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Growing a Late Summer Garden

By on Aug 20, 2017 in Blog, Container Gardening, Summer Garden, Warm Weather Veggies | 14 comments

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Many gardeners think that because summer is winding down its too late to start warm weather veggies. In this blog post I am going share why a late summer garden with warm weather veggies may work for you, and how to know if you have time in the season to start one.  I’ll also share what, how, and where to plant to get your late summer garden off to a quick start.

Why a late summer garden?

A late summer garden gives you something to harvest into the fall.

Many of the tomatoes, cucumbers, squash, and other warm weather veggies you planted in the spring might be winding down and past their peak.  They might be looking a bit worn by the heat of summer or diseases that have crept in to your garden.  However, as gardeners, we have a constant itch to grow something and have fresh, tasty, healthy food to eat

Planting a late summer crop of new, strong plants will give you veggies to harvest into the fall and even into the winter months, if you live in a warm southern climate like I do.

If you live in the southern hemisphere, spring is just around the corner, this can be the start to your spring garden of warm weather veggies.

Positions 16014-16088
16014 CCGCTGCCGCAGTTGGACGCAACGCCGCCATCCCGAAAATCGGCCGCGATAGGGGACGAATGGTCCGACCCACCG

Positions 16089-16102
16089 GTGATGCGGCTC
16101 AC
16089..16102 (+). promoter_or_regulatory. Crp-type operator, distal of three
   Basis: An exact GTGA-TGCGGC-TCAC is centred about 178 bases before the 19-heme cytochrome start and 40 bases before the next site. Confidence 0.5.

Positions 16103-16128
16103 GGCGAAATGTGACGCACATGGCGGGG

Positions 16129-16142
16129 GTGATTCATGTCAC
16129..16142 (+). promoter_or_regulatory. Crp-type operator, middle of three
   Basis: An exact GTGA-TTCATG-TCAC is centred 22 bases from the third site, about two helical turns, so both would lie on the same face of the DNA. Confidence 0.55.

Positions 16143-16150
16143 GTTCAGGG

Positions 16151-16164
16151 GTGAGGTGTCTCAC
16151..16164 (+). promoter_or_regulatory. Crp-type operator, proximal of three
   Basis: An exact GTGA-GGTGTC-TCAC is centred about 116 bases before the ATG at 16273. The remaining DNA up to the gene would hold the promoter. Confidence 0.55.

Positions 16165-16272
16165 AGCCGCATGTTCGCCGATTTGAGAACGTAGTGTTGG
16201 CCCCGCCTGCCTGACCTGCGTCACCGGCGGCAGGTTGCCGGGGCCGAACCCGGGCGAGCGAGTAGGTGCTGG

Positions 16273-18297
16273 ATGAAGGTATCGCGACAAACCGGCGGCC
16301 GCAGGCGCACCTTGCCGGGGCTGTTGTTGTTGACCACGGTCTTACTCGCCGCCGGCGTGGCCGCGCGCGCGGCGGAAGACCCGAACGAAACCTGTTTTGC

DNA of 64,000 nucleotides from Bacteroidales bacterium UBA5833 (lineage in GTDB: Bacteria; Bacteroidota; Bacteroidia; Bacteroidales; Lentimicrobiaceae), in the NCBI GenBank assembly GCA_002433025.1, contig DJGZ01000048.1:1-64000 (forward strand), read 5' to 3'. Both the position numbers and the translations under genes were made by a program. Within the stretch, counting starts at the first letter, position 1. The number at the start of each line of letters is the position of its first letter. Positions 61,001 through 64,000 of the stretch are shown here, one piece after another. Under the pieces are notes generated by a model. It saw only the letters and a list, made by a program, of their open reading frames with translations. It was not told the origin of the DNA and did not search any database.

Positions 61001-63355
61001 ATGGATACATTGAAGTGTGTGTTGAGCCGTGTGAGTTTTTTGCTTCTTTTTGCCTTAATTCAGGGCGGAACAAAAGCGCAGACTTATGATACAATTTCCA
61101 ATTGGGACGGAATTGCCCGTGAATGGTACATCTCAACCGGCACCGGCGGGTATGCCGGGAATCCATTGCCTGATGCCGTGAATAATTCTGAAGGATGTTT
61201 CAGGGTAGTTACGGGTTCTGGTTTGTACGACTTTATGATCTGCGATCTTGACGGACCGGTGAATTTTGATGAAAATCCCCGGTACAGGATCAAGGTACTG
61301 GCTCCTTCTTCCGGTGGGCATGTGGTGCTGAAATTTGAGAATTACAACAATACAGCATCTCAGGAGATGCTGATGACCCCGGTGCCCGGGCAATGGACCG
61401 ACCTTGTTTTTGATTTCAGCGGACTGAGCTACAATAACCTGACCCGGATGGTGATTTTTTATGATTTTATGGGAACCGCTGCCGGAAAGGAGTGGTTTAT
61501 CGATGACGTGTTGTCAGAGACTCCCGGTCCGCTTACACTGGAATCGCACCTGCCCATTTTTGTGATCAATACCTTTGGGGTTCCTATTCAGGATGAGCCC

How to know if you have time in the growing season?

The key is to know the first date your location usually gets a frost.  If you don’t know your first frost date, you can find it on the Farmer’s Almanac frost date calculator for US and Canada.  Just enter your zip code and  it will give you the approximate date for your area.

What to plant?

You’ve got your first frost date, now what?  Once you have that date, the key is to choose veggie varieties that you have time to grow from seed to harvest before they are killed off by a frost, or damaged by cold.

Red Racer Tomato goes from transplant to harvest in 57 days.

For example, I am growing a Red Racer Tomato, a 2018 All America Selections Winner (more about this later).  This tomato plant is a quick producer, and goes from transplant to harvest in about 57 days.  This means that if I transplant a seedling the middle of August, and my first frost date is October 15th, in about 60 days, I will be able to get a nice tomato harvest before it is killed off or damaged by frost.

The summer growing season is coming to a close for many gardeners.  Although I grow year round here in So Cal, the weather will start to get cooler in a the late fall.  In my late summer garden, since the time is short – I want a harvest quick, before the weather turns cold.  Because of this, I’ve chosen quick producing, top performing varieties that are  All America Selections  Winners.

All America Selections (AAS) is an organization that has been around since the 1930’s.  Its mission is to promote new, top performing garden varieties.  These new garden varieties go through a series of impartial trials where they are grown and assessed against other similar varieties (that are already on the market) at trial gardens all across north America.

The new varieties that perform best in the trial gardens are deemed winners and receive the title All America Selections Winner.

The varieties I am growing are all AAS Winners, compact varieties, that can be grown in container or in ground.  These varieties are quick producers, so I’ll have plenty to harvest before cooler weather hits.

AAS winning varieties I am growing